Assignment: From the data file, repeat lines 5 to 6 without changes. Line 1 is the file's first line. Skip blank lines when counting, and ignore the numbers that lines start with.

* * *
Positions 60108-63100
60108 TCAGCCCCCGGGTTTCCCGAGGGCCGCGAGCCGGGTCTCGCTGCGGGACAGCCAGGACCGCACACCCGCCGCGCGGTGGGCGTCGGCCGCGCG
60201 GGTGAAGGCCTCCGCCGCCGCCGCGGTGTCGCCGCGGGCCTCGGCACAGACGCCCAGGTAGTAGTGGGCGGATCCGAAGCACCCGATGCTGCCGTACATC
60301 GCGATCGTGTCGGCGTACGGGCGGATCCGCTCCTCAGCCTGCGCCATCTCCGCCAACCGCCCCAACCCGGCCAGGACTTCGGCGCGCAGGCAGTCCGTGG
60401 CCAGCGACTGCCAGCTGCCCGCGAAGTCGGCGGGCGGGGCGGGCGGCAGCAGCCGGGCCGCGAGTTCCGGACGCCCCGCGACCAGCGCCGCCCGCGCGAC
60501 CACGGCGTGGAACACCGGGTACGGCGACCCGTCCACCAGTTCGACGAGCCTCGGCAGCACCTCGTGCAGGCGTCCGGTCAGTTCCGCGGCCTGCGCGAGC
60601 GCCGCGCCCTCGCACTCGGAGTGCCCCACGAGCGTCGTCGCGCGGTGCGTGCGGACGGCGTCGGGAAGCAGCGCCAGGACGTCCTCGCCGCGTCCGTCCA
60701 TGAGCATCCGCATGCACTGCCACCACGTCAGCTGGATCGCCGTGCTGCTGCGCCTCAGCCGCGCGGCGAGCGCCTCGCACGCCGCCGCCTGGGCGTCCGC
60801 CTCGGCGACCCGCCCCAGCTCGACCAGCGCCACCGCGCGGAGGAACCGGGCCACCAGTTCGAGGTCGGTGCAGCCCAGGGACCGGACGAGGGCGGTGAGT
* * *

60401 CCAGCGACTGCCAGCTGCCCGCGAAGTCGGCGGGCGGGGCGGGCGGCAGCAGCCGGGCCGCGAGTTCCGGACGCCCCGCGACCAGCGCCGCCCGCGCGAC
60501 CACGGCGTGGAACACCGGGTACGGCGACCCGTCCACCAGTTCGACGAGCCTCGGCAGCACCTCGTGCAGGCGTCCGGTCAGTTCCGCGGCCTGCGCGAGC